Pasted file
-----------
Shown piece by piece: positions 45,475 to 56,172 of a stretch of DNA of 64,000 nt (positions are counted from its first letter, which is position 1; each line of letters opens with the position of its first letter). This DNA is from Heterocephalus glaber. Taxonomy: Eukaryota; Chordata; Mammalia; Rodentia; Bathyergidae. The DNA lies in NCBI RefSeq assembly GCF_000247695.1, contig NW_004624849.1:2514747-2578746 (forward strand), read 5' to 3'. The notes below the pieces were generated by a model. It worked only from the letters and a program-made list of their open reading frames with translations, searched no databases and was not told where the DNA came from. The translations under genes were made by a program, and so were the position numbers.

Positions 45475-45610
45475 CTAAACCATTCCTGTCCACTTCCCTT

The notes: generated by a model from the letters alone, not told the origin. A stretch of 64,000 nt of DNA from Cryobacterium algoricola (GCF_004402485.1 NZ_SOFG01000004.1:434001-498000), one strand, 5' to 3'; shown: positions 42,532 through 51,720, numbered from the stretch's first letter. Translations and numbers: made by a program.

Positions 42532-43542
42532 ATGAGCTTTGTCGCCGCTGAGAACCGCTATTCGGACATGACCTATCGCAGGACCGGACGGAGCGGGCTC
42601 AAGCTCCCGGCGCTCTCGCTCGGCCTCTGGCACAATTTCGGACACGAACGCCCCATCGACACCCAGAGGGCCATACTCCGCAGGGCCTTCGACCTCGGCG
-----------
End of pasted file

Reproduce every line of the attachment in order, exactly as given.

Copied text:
Shown piece by piece: positions 45,475 to 56,172 of a stretch of DNA of 64,000 nt (positions are counted from its first letter, which is position 1; each line of letters opens with the position of its first letter). This DNA is from Heterocephalus glaber. Taxonomy: Eukaryota; Chordata; Mammalia; Rodentia; Bathyergidae. The DNA lies in NCBI RefSeq assembly GCF_000247695.1, contig NW_004624849.1:2514747-2578746 (forward strand), read 5' to 3'. The notes below the pieces were generated by a model. It worked only from the letters and a program-made list of their open reading frames with translations, searched no databases and was not told where the DNA came from. The translations under genes were made by a program, and so were the position numbers.

Positions 45475-45610
45475 CTAAACCATTCCTGTCCACTTCCCTT

The notes: generated by a model from the letters alone, not told the origin. A stretch of 64,000 nt of DNA from Cryobacterium algoricola (GCF_004402485.1 NZ_SOFG01000004.1:434001-498000), one strand, 5' to 3'; shown: positions 42,532 through 51,720, numbered from the stretch's first letter. Translations and numbers: made by a program.

Positions 42532-43542
42532 ATGAGCTTTGTCGCCGCTGAGAACCGCTATTCGGACATGACCTATCGCAGGACCGGACGGAGCGGGCTC
42601 AAGCTCCCGGCGCTCTCGCTCGGCCTCTGGCACAATTTCGGACACGAACGCCCCATCGACACCCAGAGGGCCATACTCCGCAGGGCCTTCGACCTCGGCG